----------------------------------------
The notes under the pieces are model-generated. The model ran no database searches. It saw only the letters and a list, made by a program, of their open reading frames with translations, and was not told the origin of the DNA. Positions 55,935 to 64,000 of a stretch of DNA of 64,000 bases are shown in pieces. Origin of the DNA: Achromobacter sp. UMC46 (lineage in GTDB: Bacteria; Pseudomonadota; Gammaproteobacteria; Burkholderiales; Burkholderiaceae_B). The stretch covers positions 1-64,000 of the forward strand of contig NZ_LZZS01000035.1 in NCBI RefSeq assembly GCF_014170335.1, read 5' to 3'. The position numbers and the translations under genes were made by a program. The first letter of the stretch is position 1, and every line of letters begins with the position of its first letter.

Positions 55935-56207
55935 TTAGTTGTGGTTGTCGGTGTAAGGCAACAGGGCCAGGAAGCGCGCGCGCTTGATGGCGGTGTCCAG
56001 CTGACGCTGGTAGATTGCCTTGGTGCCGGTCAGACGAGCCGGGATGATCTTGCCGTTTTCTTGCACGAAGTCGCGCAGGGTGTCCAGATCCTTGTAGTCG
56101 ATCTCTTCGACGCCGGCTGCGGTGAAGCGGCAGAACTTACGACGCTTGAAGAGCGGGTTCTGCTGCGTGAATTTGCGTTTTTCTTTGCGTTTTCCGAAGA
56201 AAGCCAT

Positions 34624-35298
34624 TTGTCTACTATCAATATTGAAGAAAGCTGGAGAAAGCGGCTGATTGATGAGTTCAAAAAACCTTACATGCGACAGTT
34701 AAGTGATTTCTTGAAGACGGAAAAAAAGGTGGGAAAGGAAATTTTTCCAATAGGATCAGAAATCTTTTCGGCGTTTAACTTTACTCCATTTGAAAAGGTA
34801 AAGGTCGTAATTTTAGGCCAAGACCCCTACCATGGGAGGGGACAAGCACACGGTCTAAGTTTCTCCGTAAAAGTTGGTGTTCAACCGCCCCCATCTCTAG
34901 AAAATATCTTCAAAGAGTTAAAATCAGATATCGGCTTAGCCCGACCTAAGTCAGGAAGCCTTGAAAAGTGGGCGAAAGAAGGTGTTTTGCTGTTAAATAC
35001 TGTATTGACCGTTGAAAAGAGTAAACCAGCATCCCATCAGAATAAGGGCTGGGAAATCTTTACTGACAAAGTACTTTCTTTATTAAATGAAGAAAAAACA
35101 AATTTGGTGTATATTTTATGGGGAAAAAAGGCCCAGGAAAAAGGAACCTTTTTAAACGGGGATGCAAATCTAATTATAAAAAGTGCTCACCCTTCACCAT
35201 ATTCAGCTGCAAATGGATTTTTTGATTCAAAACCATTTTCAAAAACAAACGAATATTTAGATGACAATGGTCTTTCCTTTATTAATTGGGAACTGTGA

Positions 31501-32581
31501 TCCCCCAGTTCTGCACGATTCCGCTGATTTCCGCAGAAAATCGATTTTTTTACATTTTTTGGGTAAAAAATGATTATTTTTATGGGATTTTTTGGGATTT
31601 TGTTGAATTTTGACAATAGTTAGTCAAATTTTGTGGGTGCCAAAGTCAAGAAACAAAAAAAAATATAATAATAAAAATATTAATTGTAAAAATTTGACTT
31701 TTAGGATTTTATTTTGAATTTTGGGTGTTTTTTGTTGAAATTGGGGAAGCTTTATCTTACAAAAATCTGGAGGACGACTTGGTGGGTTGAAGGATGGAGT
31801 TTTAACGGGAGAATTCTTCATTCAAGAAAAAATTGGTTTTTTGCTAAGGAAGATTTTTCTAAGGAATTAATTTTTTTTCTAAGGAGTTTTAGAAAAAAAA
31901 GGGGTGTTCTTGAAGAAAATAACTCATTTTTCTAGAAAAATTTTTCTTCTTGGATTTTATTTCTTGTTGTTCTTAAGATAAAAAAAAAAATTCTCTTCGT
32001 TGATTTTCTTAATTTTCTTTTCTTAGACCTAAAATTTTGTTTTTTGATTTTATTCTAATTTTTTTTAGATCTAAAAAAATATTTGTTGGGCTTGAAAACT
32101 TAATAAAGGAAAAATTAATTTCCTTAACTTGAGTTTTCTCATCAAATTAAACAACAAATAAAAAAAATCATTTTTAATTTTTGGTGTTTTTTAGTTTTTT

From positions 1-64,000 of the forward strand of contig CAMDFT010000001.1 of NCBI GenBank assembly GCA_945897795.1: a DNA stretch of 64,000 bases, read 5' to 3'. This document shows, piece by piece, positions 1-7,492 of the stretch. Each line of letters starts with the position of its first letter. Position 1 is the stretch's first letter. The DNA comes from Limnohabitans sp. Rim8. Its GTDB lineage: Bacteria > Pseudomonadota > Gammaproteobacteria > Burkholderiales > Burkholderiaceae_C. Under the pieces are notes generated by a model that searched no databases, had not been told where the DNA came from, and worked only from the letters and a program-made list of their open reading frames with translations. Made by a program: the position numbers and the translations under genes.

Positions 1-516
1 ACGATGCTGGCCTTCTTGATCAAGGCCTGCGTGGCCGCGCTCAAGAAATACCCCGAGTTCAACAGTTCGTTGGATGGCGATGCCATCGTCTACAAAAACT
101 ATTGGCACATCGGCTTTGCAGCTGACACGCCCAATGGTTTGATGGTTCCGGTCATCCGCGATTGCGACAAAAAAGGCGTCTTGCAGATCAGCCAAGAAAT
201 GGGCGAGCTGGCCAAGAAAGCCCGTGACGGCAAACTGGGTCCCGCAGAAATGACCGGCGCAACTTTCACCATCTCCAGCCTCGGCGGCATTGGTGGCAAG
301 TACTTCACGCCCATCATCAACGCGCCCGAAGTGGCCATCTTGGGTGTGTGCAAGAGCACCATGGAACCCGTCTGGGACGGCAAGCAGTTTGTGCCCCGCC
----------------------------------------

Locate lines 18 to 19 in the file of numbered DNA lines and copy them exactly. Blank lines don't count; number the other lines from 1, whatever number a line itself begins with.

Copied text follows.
31701 TTAGGATTTTATTTTGAATTTTGGGTGTTTTTTGTTGAAATTGGGGAAGCTTTATCTTACAAAAATCTGGAGGACGACTTGGTGGGTTGAAGGATGGAGT
31801 TTTAACGGGAGAATTCTTCATTCAAGAAAAAATTGGTTTTTTGCTAAGGAAGATTTTTCTAAGGAATTAATTTTTTTTCTAAGGAGTTTTAGAAAAAAAA